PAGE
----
3. Relying too much on multivitamins

The jury is out as to whether most multivitamins are even utilized by our bodies.

A randomized control trial on long term multivitamin supplementation did not find any cognitive improvements in a sample group of over 5947 men (Grodstein et al. 2013). Even in a meta-analysis of over FIFTY randomized control trials, researchers did not find any benefits in the fight against long term disease (BMJ 2013).

The biggest problem with supplements is that they strip nutrients from their original co-factors, phytonutrients and fatty acids which aid in the absorption and assimilation of these compounds in our body (Brown et al. 2004).

Nature is intelligent in the way it packages nutrients together. While Vitamin C from an apple, for example, offers anti-oxidative effects (Eberhardt et al. 2000), the same cannot be said of an isolated vitamin C compound found in a pill or fortified food (Lykkesfeldt et al. 2010).

Other supplement findings have been mixed. While certain supplements such as fish oil and vitamin D have shown benefits, many have been found to be ineffective, and others have even shown negative effects.

Vitamin E and beta carotene supplementation, for example, has been linked with increased mortality risk (Bjelakovic et al. 2013).

Despite the convenience of getting our nutrients through supplements, the practice of using supplements should be employed sparingly.

You have to realize that businesses want us to think that supplements work. This is how they make a profit. There may not be much profit in selling garlic cloves, for example, but garlic pills can be marked up and sold for exorbitant profits if there is any health benefit associated with them (real or not).

Supplement companies will try to persuade us otherwise, but the truth is that these nutrients are far more bio-available and safely acquired from from real food (Woodside et al 2005).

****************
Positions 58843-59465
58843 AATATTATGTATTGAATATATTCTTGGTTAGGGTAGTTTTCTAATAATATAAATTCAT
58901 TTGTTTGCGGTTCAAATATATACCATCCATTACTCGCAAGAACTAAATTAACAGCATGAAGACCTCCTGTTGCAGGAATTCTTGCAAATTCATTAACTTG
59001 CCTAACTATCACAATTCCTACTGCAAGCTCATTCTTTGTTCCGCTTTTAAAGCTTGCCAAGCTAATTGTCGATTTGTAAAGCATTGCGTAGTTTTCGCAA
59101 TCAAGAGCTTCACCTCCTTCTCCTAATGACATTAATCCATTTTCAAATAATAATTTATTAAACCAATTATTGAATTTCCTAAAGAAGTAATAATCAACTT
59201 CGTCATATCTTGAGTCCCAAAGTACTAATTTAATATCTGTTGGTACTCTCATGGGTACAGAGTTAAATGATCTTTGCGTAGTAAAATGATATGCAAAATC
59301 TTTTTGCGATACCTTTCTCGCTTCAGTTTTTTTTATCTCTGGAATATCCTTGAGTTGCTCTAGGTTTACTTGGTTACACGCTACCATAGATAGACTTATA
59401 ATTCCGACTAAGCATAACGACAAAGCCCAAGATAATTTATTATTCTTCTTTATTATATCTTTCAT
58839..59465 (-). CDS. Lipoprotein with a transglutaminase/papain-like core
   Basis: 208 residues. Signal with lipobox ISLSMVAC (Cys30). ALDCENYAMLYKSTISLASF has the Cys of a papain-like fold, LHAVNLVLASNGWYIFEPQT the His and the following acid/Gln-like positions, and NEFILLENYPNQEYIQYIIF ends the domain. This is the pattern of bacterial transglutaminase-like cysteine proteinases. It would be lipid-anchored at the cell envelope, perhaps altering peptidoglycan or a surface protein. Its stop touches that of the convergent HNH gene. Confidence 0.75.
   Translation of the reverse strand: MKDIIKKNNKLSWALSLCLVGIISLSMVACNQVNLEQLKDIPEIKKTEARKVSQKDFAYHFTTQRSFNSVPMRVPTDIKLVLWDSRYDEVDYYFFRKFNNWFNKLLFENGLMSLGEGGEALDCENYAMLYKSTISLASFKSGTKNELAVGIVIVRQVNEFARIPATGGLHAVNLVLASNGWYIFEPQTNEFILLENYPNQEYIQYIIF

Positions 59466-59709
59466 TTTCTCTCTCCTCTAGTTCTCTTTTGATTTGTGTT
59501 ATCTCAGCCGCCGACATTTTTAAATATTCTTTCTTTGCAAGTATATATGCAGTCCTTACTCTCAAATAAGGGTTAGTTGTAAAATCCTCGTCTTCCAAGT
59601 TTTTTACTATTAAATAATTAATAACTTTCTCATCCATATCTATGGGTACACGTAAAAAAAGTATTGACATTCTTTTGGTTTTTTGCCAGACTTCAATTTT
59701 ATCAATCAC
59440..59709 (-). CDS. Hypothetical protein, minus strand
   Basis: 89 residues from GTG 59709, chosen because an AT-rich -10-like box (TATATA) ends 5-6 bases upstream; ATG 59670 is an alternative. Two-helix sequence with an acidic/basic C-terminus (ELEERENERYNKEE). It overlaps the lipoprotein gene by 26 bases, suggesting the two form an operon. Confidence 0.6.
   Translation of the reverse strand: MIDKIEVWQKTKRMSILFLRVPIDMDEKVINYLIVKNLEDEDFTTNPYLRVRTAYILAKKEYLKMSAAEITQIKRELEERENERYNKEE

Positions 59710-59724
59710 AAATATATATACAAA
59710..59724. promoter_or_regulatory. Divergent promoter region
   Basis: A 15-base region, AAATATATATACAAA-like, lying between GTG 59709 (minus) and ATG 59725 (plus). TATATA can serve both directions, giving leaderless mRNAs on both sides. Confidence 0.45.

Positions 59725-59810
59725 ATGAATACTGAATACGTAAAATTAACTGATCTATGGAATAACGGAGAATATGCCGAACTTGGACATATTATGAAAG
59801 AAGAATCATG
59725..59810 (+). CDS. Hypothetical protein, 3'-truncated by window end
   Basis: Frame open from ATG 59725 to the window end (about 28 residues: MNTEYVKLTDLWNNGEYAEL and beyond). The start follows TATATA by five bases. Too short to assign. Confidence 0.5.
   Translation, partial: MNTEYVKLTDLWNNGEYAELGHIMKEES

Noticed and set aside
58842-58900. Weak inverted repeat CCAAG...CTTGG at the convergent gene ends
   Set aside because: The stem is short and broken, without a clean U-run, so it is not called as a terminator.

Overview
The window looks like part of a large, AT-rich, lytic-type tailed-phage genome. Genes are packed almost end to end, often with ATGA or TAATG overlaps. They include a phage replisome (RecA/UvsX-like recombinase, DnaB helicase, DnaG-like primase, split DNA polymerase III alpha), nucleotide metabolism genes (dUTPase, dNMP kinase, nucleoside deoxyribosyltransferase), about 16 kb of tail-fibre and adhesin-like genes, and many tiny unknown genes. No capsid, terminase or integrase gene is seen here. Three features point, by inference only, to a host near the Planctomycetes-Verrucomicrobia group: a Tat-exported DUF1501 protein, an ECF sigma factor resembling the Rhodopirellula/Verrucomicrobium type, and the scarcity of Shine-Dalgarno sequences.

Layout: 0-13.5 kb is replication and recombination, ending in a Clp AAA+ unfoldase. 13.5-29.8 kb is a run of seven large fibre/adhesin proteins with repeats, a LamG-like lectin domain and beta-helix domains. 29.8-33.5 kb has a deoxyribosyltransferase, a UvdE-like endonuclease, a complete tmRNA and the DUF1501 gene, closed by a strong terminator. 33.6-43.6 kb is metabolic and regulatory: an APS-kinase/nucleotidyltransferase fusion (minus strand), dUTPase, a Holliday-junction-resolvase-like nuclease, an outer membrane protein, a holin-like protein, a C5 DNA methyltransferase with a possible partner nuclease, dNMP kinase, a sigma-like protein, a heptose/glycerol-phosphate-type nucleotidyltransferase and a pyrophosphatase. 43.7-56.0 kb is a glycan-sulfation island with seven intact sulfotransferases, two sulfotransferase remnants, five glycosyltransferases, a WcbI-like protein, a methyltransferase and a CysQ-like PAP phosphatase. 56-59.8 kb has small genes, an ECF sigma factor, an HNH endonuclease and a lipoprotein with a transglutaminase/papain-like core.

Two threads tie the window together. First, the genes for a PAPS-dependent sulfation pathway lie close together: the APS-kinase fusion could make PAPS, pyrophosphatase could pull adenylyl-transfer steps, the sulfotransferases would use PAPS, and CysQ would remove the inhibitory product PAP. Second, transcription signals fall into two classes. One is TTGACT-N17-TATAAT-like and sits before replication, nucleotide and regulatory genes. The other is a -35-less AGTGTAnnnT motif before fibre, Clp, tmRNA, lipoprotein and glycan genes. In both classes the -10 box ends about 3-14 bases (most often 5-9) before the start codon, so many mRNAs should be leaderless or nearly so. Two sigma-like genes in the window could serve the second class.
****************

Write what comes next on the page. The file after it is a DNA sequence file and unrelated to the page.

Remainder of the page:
Instead of relying on pills to make up for deficiency, actually find out where you fall short. A particularly useful method of checking for nutrient deficiencies is to enter your daily meals into a nutrient tracker, such as NutritionData. Determining where our deficiencies lie allows us to optimize our food intake and find other foods to include more frequently in our diets.


4. Underestimating the power of blue light

Blue light waves are emitted in high amounts during the day.

Studies have shown that blue light is as effective as caffeine in raising cognitive performance and alertness (Beaven et al. 2013).

Some companies have even gone so far as to install blue light emitting lamps into the workplace in order to improve performance among employees. Another study even found that blue light exposure during the day helped subjects to fall asleep easier at night (Viola et al. 2008).

It doesn’t take scores of clinical studies, however, to see that blue light exposure is problematic in the Western lifestyle. We spend most of our time indoors, and when we do go outside, we wear sunglasses and sunscreen, shunning any possibility of natural blue light absorption (not to mention Vitamin D, which is essential for every hormone in our body).